Myelin/oligodendrocyte glycoprotein (MOG), a special component of the central nervous system localization on the outermost lamellae of mature myelin, is a member of the immunoglobulin superfamily. We report here the organization of the human MOG gene, which spans approximately 17 kb, and the characterization of six MOG mRNA splicing variants. The intron/exon structure of the human MOG gene confirmed the splicing pattern, supporting the hypothesis that mRNA isoforms could arise by alternative splicing of a single gene. In addition to the eight exons coding for the major MOG isoform, the human MOG gene also contains 3` region, a previously unknown alternatively spliced coding exon, VIA. Alternative utilization of two acceptor splicing sites for exon VIII could produce two different C-termini. The nucleotide sequences presented here may be a useful tool to study further possible involvement if the MOG gene in hereditary neurological disorders. 23 refs., 5 figs.

Pham-Dinh, D.; Gaspera, D.B.; Dautigny, A. [Universite de Paris (France)] [and others

1995-09-20

7

A dynamic alternative splicing program regulates gene expression during terminal erythropoiesis  

PubMed Central

Alternative pre-messenger RNA splicing remodels the human transcriptome in a spatiotemporal manner during normal development and differentiation. Here we explored the landscape of transcript diversity in the erythroid lineage by RNA-seq analysis of five highly purified populations of morphologically distinct human erythroblasts, representing the last four cell divisions before enucleation. In this unique differentiation system, we found evidence of an extensive and dynamic alternative splicing program encompassing genes with many diverse functions. Alternative splicing was particularly enriched in genes controlling cell cycle, organelle organization, chromatin function and RNA processing. Many alternative exons exhibited differentiation-associated switches in splicing efficiency, mostly in late-stage polychromatophilic and orthochromatophilic erythroblasts, in concert with extensive cellular remodeling that precedes enucleation. A subset of alternative splicing switches introduces premature translation termination codons into selected transcripts in a differentiation stage-specific manner, supporting the hypothesis that alternative splicing-coupled nonsense-mediated decay contributes to regulation of erythroid-expressed genes as a novel part of the overall differentiation program. We conclude that a highly dynamic alternative splicing program in terminally differentiating erythroblasts plays a major role in regulating gene expression to ensure synthesis of appropriate proteome at each stage as the cells remodel in preparation for production of mature red cells. PMID:24442673

Pimentel, Harold; Parra, Marilyn; Gee, Sherry; Ghanem, Dana; An, Xiuli; Li, Jie; Mohandas, Narla; Pachter, Lior; Conboy, John G.

2014-01-01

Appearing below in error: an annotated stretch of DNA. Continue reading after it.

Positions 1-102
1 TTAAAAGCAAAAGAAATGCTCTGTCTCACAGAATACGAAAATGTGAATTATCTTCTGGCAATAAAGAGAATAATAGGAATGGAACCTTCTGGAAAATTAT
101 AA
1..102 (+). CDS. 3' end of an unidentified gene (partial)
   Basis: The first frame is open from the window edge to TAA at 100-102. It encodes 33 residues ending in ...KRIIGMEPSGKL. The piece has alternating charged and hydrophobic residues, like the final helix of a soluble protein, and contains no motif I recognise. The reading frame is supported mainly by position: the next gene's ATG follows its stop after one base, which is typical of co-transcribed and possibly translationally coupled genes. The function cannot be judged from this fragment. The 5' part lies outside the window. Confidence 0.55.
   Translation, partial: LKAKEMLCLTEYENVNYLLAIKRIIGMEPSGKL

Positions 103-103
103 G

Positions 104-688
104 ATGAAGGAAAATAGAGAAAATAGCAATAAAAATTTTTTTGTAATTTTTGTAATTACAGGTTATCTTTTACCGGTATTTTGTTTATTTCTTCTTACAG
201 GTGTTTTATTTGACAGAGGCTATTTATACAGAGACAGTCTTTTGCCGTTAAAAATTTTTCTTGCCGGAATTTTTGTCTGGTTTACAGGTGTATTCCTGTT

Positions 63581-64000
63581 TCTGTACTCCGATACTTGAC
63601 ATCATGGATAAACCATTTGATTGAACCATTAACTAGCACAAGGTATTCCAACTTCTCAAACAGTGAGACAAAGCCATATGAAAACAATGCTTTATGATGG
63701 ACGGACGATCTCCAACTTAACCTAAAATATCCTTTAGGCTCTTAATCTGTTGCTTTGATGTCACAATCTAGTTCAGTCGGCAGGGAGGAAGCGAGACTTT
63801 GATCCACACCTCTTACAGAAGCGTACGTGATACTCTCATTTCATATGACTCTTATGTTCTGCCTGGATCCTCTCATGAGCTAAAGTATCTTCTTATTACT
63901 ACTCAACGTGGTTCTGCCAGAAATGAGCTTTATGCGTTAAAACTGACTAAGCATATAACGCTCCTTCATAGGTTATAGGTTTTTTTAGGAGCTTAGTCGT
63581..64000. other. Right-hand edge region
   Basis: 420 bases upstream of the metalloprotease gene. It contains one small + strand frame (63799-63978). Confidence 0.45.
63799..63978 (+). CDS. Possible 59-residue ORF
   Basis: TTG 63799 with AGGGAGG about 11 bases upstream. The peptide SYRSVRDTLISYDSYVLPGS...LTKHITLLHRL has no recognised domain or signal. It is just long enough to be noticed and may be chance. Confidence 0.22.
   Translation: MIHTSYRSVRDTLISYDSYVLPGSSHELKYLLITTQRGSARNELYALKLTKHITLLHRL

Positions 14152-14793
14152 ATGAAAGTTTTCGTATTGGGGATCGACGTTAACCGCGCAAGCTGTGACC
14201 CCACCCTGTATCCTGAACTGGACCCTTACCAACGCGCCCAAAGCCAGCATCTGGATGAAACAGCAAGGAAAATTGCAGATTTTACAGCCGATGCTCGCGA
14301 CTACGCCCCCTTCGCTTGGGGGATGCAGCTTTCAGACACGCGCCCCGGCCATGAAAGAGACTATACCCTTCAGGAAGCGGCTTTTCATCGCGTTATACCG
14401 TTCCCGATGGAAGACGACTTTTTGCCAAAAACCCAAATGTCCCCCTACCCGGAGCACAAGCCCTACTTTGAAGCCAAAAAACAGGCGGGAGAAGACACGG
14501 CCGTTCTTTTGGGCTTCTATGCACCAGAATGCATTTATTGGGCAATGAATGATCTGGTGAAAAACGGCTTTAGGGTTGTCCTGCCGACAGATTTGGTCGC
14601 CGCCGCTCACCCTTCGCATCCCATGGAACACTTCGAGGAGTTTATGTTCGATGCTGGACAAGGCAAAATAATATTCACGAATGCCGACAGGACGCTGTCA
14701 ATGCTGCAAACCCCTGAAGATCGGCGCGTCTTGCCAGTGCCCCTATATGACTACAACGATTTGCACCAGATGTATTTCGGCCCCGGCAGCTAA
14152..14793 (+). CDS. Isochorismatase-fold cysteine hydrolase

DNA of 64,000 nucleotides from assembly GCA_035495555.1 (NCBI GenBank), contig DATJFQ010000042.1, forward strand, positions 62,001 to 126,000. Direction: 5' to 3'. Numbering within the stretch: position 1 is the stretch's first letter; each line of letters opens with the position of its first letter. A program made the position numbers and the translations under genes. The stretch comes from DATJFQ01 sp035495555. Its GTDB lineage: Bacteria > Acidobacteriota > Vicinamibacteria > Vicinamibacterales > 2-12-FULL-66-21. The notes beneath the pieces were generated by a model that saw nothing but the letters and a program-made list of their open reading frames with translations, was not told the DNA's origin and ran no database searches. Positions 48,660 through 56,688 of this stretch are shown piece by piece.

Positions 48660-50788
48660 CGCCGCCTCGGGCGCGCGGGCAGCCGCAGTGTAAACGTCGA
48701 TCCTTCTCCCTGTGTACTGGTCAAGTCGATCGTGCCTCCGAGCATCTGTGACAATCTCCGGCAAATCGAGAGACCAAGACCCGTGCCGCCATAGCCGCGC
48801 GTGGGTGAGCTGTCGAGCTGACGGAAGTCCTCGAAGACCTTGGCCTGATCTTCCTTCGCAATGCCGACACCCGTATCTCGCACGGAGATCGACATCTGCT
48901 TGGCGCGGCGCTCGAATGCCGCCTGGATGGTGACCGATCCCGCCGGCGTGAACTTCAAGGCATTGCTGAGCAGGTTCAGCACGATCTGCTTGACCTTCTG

8

Alternative splicing and nonsense-mediated decay of circadian clock genes under environmental stress conditions in Arabidopsis  

PubMed Central

Background The circadian clock enables living organisms to anticipate recurring daily and seasonal fluctuations in their growth habitats and synchronize their biology to the environmental cycle. The plant circadian clock consists of multiple transcription-translation feedback loops that are entrained by environmental signals, such as light and temperature. In recent years, alternative splicing emerges as an important molecular mechanism that modulates the clock function in plants. Several clock genes are known to undergo alternative splicing in response to changes in environmental conditions, suggesting that the clock function is intimately associated with environmental responses via the alternative splicing of the clock genes. However, the alternative splicing events of the clock genes have not been studied at the molecular level. Results We systematically examined whether major clock genes undergo alternative splicing under various environmental conditions in Arabidopsis. We also investigated the fates of the RNA splice variants of the clock genes. It was found that the clock genes, including EARLY FLOWERING 3 (ELF3) and ZEITLUPE (ZTL) that have not been studied in terms of alternative splicing, undergo extensive alternative splicing through diverse modes of splicing events, such as intron retention, exon skipping, and selection of alternative 5? splice site. Their alternative splicing patterns were differentially influenced by changes in photoperiod, temperature extremes, and salt stress. Notably, the RNA splice variants of TIMING OF CAB EXPRESSION 1 (TOC1) and ELF3 were degraded through the nonsense-mediated decay (NMD) pathway, whereas those of other clock genes were insensitive to NMD. Conclusion Taken together, our observations demonstrate that the major clock genes examined undergo extensive alternative splicing under various environmental conditions, suggesting that alternative splicing is a molecular scheme that underlies the linkage between the clock and environmental stress adaptation in plants. It is also envisioned that alternative splicing of the clock genes plays more complex roles than previously expected. PMID:24885185

2014-01-01

9

Characterization of porcine TAP genes: alternative splicing of TAP1.  

PubMed